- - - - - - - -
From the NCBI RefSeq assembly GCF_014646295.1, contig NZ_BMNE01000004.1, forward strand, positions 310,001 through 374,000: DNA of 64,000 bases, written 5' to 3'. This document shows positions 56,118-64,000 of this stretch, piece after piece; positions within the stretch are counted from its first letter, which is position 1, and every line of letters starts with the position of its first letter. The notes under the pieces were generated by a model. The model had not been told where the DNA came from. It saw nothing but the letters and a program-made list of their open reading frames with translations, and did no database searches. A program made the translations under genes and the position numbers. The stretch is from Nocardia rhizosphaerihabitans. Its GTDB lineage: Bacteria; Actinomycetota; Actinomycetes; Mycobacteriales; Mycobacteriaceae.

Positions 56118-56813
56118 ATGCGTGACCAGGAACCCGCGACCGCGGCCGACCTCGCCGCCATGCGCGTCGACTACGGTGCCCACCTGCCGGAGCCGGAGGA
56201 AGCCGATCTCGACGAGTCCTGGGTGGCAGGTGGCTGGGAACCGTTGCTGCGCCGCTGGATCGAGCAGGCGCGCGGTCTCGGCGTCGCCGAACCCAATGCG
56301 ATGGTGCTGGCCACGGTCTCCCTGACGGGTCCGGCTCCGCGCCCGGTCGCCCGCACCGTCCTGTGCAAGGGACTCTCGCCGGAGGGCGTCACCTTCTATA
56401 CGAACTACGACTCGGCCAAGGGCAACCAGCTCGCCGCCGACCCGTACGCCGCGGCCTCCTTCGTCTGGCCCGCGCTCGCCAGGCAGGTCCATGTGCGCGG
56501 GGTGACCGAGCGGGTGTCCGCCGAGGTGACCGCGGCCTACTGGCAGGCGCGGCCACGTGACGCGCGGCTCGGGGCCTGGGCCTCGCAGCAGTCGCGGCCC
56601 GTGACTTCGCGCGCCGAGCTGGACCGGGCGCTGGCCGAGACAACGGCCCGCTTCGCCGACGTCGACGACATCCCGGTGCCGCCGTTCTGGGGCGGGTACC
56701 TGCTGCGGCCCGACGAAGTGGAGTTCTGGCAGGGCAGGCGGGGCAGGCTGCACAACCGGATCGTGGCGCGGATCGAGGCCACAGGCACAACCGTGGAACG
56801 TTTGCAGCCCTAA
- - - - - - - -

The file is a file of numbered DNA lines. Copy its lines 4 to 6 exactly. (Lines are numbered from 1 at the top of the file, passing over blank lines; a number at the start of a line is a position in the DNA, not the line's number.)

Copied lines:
56201 AGCCGATCTCGACGAGTCCTGGGTGGCAGGTGGCTGGGAACCGTTGCTGCGCCGCTGGATCGAGCAGGCGCGCGGTCTCGGCGTCGCCGAACCCAATGCG
56301 ATGGTGCTGGCCACGGTCTCCCTGACGGGTCCGGCTCCGCGCCCGGTCGCCCGCACCGTCCTGTGCAAGGGACTCTCGCCGGAGGGCGTCACCTTCTATA
56401 CGAACTACGACTCGGCCAAGGGCAACCAGCTCGCCGCCGACCCGTACGCCGCGGCCTCCTTCGTCTGGCCCGCGCTCGCCAGGCAGGTCCATGTGCGCGG